Wilderness Medical Society snowmass 2005 Page 138
Immunization requires 3 doses to be given at weekly intervals, with a booster dose at 12
to 18 months and at 4-year intervals thereafter, if risk continues. This vaccine is now
available in the U.S. Reactions are infrequent in children, but occur in 0.6% of adult
Western recipients. There have been no reports of demyelinating disease or encephalitis
from the vaccine. Fever and local reactions develop in fewer than 10% of recipients.
Pregnant women and persons with malignant diseases or other current illness should not
take this vaccine.
Measles, Mumps, Rubella
Recommended as part of a standard immunization program regardless of travel.
One 0.5 ml dose given subcutaneously provides initial immunity. The MMR vaccine
provides adequate protection against all three viral diseases, but each vaccine is available
separately. May not be given if allergic to eggs or neomycin without special
desensitization. This vaccine must be given at least 14 days prior to or 6 weeks to 3
months after immune serum globulin. All persons born after 1956 should receive a
booster of measles containing vaccine to be considered immune. Side effects for these
vaccines are as follows. Measles: low grade fever (99║ to 102║ F, 37║ to 39║ C) may occur
5-12 days after injection, rarely a generalized rash develops; fever higher than 103║ F
(39.4║ C) occurs less than 15% of the time. Allergy to chicken eggs and neomycin may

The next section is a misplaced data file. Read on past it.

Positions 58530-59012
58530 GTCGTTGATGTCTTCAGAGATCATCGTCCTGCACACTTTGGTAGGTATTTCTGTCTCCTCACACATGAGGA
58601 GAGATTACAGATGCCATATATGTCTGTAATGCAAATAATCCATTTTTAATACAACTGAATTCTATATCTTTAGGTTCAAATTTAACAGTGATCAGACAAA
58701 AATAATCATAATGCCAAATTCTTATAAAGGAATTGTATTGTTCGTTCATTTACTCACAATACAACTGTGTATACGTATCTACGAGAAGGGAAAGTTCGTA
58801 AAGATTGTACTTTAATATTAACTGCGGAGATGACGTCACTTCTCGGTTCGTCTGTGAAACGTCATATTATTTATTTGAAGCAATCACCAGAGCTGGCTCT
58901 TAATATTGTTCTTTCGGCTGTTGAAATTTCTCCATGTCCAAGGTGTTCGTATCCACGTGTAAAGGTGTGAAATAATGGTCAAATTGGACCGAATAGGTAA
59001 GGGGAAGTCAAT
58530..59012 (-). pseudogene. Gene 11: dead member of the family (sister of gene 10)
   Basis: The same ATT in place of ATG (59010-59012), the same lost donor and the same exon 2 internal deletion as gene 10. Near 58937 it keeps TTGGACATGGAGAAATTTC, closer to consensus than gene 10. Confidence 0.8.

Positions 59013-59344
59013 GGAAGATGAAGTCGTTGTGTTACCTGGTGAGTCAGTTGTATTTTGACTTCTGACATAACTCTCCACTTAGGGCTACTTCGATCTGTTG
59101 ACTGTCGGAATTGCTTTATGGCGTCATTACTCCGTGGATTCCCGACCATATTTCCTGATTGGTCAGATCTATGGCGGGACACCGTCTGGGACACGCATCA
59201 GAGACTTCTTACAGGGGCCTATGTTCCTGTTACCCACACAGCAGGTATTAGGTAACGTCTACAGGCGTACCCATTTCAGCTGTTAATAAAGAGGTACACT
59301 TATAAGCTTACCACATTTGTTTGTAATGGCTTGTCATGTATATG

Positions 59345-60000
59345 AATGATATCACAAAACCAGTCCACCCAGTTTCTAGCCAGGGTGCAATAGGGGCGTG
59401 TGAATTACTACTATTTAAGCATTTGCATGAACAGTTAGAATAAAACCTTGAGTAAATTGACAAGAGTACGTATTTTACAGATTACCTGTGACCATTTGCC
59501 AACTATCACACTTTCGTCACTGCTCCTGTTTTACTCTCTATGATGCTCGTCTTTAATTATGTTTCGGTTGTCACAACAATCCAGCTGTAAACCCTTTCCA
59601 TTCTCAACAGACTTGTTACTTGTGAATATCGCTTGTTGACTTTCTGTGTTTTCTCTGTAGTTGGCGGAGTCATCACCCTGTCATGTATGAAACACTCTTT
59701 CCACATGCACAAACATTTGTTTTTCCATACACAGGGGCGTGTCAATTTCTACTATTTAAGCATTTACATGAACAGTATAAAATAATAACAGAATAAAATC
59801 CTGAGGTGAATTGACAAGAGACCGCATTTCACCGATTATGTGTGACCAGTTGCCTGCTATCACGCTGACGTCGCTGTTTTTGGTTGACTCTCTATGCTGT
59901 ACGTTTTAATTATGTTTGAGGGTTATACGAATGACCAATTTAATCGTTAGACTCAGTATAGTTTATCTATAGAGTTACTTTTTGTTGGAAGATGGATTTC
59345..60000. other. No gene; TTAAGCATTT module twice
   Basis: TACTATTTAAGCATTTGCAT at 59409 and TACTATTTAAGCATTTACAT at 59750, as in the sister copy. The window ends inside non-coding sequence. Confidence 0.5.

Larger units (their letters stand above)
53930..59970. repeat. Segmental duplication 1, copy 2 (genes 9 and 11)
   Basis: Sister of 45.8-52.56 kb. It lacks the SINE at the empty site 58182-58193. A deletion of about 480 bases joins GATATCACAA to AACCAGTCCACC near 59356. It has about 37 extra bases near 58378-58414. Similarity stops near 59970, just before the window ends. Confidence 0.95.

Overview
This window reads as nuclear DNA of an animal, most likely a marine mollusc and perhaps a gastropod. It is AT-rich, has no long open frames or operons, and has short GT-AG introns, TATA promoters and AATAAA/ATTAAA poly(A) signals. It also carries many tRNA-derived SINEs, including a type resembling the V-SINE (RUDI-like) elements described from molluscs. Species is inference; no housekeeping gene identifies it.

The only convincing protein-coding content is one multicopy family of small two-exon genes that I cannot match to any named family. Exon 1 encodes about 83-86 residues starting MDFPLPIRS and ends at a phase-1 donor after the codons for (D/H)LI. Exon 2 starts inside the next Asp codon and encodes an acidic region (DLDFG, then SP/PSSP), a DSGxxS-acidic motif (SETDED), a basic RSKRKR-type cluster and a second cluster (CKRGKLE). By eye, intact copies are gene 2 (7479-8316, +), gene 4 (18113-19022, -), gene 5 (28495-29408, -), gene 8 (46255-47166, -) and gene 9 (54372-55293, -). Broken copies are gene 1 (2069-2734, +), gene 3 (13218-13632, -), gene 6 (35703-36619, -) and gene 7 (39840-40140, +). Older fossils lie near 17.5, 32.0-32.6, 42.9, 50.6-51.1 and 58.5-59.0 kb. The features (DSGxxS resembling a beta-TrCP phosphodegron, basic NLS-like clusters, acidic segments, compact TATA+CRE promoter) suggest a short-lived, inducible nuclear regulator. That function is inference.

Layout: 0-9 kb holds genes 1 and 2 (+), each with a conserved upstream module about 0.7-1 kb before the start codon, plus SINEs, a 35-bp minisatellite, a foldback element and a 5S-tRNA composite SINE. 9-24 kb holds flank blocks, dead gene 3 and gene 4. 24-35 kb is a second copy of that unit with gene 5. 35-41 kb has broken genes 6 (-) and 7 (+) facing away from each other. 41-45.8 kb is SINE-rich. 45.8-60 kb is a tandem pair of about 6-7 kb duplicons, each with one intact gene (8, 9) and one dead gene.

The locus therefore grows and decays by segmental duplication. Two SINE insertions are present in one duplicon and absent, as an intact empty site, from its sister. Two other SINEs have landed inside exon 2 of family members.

cause an allergic reaction. Mumps: Burning and stinging of short duration at injection
site; occasional mild fever; fever above 103║ F is uncommon; allergic reactions at the
injection site are extremely rare; swelling of the parotid salivary gland--low incidence;
testicle inflammation is very rare; seizures, deafness, and encephalitis are very rare.
Allergy to chicken eggs or feathers or to neomycin may cause an allergic reaction. Any
active infection is reason to delay receiving this vaccine. Also any blood disorders,
immune deficiency or use of corticosteroid is a contra-indication for vaccination.
Rubella: Occasional moderate fever (101-102║ F) less commonly high fever (over 103║ F)
burning at injection site; reactions are usually mild and transient, but include fever, rash,
sore throat, nausea, vomiting, joint ache. Avoid giving during pregnancy, to persons with
blood disorders, or to those receiving corticosteroid. Allergy to neomycin may cause an
allergic reaction. Avoid giving if active illness is present.
Recommended for travelers to sub-Saharan Africa during the months of December to
June. This vaccine is required for entry into Saudi Arabia during the period of the haji.
This vaccine should be considered for persons providing health care to refugee
populations in Africa. Universal immunization with the new Menactra« vaccine will
reduce carrier states.
This vaccine need be used only under special circumstances (military personnel in the
U.S. and persons traveling to areas of the world where meningococcal infection is
epidemic). The A/C/Y/W135 vaccine by Squibb-Connaught is given 0.5 ml
subcutaneously. Duration of protection is unknown, but appears to be at least 3 years in